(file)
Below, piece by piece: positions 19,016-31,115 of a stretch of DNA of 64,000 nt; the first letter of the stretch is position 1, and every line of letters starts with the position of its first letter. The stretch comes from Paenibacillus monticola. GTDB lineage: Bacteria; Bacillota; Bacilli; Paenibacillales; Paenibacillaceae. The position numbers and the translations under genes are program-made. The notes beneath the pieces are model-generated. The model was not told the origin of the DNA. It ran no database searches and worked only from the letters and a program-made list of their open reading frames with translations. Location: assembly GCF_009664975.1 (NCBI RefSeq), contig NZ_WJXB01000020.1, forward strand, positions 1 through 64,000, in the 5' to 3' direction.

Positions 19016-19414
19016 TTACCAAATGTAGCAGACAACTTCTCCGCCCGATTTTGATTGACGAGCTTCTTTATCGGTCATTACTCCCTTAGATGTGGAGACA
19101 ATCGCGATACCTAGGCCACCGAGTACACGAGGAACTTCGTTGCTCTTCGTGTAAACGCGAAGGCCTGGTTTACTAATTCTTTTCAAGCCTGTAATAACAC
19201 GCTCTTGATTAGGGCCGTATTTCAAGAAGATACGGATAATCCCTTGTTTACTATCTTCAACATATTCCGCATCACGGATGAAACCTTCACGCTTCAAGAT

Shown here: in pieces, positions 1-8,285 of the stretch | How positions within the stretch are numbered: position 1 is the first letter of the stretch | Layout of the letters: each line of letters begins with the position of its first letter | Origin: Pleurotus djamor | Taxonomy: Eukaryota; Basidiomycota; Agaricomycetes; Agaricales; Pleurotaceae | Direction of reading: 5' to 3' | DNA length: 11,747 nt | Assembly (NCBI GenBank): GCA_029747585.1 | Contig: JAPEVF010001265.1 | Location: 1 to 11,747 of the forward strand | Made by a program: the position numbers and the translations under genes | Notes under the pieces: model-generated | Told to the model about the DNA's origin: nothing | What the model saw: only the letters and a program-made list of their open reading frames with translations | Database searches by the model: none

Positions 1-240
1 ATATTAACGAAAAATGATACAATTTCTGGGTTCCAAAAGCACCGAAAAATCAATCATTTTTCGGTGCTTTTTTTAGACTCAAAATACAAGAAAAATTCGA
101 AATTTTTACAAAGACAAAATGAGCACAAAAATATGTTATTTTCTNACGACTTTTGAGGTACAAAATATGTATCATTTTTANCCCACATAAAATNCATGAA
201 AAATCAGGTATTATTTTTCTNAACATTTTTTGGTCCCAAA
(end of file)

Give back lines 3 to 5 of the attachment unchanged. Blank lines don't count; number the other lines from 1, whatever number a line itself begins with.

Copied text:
19016 TTACCAAATGTAGCAGACAACTTCTCCGCCCGATTTTGATTGACGAGCTTCTTTATCGGTCATTACTCCCTTAGATGTGGAGACA
19101 ATCGCGATACCTAGGCCACCGAGTACACGAGGAACTTCGTTGCTCTTCGTGTAAACGCGAAGGCCTGGTTTACTAATTCTTTTCAAGCCTGTAATAACAC
19201 GCTCTTGATTAGGGCCGTATTTCAAGAAGATACGGATAATCCCTTGTTTACTATCTTCAACATATTCCGCATCACGGATGAAACCTTCACGCTTCAAGAT